Ultrafast photoinduced flavin dynamics in the unusual active site of the tRNA methyltransferase TrmFO†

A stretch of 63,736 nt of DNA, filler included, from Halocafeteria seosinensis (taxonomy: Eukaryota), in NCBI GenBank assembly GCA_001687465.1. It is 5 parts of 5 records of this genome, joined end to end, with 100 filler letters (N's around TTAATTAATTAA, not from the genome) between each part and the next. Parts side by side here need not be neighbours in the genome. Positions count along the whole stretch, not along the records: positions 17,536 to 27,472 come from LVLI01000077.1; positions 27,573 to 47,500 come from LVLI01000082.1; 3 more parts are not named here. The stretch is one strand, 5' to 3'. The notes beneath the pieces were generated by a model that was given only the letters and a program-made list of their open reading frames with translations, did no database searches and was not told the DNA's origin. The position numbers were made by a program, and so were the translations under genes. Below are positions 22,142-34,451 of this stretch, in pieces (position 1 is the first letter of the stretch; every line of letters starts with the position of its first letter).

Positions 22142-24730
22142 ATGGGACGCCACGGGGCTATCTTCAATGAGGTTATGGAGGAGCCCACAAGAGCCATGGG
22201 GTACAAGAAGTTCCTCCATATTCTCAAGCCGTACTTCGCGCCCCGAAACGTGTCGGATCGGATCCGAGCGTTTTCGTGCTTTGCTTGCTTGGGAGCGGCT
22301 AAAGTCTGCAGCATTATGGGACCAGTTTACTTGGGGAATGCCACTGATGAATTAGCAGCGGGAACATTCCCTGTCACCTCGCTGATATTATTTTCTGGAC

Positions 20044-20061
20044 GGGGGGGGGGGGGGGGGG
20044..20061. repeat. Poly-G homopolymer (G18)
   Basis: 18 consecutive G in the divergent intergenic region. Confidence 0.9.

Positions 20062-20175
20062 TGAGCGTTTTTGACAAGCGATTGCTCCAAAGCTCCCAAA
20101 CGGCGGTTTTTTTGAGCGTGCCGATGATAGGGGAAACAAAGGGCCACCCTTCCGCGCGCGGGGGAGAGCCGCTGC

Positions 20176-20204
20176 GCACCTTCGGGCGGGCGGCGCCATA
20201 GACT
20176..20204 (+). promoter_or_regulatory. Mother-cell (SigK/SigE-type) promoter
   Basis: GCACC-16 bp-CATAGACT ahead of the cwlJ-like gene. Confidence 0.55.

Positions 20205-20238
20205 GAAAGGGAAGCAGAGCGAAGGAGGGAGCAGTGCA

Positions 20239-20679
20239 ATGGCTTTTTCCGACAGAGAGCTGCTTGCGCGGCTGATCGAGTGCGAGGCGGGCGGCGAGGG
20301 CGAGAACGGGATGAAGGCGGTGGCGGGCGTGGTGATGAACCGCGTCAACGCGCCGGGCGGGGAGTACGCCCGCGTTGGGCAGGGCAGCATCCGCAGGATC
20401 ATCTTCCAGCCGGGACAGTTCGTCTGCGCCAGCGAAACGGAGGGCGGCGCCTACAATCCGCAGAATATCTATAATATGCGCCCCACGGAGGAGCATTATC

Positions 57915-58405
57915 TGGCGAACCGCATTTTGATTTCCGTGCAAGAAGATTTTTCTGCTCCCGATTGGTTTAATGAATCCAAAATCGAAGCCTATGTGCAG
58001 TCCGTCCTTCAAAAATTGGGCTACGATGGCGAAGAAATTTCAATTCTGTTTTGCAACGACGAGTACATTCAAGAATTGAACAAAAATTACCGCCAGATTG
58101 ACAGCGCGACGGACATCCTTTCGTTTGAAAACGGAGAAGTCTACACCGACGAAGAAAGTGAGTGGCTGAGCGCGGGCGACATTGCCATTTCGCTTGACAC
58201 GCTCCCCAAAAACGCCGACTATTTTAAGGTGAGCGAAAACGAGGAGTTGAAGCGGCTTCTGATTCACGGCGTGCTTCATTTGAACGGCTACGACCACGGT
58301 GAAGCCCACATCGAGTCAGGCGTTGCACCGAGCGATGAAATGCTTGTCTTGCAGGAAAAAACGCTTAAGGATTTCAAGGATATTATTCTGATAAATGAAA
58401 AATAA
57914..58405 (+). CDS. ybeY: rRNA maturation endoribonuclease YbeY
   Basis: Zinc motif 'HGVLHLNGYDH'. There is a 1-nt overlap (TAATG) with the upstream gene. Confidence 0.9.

Flavoproteins often stabilize their flavin coenzyme by stacking interactions involving the isoalloxazine moiety of the flavin and an aromatic residue from the apoprotein. The bacterial FAD and folate-dependent tRNA methyltransferase TrmFO has the unique property of stabilizing its FAD coenzyme by an unusual H-bond-assisted π–π stacking interaction, involving a conserved tyrosine (Y346 in Bacillus subtilis TrmFO, BsTrmFO), the isoalloxazine of FAD and the backbone of a catalytic cysteine (C53). Here, the interaction between FAD and Y346 has been investigated by measuring the photoinduced flavin dynamics of BsTrmFO in the wild-type (WT) protein, C53A and several Y346 mutants by ultrafast transient absorption spectroscopy. In C53A, the excited FAD very rapidly (0.43 ps) abstracts an electron from Y346, yielding the FAD˙−/Y346OH˙+ radical pair, while relaxation of the local environment (1.3 ps) of the excited flavin produces a slight Stokes shift of its stimulated emission band. The radical pair then decays via charge recombination, mostly in 3–4 ps, without any deprotonation of the Y346OH˙+ radical. Presumably, the H-bond between Y346 and the amide group of C53 increases the pKa of Y346OH˙+ and slows down its deprotonation. The dynamics of WT BsTrmFO shows additional slow decay components (43 and 700 ps), absent in the C53A mutant, assigned to excited FADox populations not undergoing fast photoreduction. Their presence is likely due to a more flexible structure of the WT protein, favored by the presence of C53. Interestingly, mutations of Y346 canceling its electron donating character lead to multiple slower quenching channels in the ps–ns regime. These channels are proposed to be due to electron abstraction either (i) from the adenine moiety of FAD, a distribution of the isoalloxazine–adenine distance in the absence of Y346 explaining the multiexponential decay, or (ii) from the W286 residue, possibly accounting for one of the decays. This work supports the idea that H-bond-assisted π–π stacking controls TrmFO's active site dynamics, required for competent orientation of the reactive centers during catalysis.